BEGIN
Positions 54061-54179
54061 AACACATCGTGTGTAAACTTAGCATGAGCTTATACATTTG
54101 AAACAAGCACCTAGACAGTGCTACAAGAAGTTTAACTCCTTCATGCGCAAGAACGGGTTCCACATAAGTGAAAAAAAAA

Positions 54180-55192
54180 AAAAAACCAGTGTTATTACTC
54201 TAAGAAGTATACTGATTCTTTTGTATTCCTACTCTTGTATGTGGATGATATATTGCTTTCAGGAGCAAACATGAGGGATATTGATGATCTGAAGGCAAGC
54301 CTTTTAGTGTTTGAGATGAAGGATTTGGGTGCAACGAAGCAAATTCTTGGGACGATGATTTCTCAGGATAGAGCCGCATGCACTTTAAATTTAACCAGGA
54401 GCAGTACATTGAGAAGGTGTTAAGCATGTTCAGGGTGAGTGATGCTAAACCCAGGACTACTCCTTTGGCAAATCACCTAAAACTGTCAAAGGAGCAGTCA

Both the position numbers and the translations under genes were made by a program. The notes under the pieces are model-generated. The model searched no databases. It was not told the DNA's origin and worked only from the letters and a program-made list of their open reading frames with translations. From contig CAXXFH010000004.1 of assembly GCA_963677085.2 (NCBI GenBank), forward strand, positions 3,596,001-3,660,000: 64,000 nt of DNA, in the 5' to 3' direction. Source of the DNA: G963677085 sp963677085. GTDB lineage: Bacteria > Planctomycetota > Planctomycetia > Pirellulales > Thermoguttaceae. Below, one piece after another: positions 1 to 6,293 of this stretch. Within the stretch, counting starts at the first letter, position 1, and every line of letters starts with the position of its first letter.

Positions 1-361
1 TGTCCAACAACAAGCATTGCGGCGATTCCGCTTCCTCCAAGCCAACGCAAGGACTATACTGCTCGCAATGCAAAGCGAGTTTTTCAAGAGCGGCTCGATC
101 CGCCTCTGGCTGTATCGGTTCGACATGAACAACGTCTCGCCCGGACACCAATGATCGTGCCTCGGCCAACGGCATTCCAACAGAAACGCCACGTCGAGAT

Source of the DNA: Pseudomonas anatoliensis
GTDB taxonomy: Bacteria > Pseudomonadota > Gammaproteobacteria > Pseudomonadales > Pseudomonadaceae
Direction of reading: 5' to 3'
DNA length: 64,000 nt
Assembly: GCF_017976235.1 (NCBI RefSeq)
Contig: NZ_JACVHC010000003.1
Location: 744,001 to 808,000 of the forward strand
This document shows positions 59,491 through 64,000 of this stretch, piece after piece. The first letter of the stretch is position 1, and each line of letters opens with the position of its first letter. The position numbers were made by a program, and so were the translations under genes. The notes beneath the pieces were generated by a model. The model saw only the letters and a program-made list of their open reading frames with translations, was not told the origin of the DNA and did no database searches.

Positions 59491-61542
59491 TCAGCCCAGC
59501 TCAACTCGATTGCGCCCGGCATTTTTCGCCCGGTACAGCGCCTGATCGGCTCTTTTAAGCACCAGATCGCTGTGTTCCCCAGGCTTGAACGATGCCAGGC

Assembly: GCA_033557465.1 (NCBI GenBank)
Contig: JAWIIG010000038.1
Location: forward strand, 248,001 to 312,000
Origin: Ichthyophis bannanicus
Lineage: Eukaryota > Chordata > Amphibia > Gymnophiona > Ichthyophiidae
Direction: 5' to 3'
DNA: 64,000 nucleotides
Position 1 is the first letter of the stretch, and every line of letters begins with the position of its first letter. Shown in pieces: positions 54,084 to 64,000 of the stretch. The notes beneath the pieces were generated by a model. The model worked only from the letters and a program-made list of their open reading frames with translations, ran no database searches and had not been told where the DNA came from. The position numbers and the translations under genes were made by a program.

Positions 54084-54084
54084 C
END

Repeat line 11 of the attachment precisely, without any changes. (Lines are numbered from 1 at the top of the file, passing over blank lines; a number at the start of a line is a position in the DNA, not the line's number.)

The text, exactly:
1 TGTCCAACAACAAGCATTGCGGCGATTCCGCTTCCTCCAAGCCAACGCAAGGACTATACTGCTCGCAATGCAAAGCGAGTTTTTCAAGAGCGGCTCGATC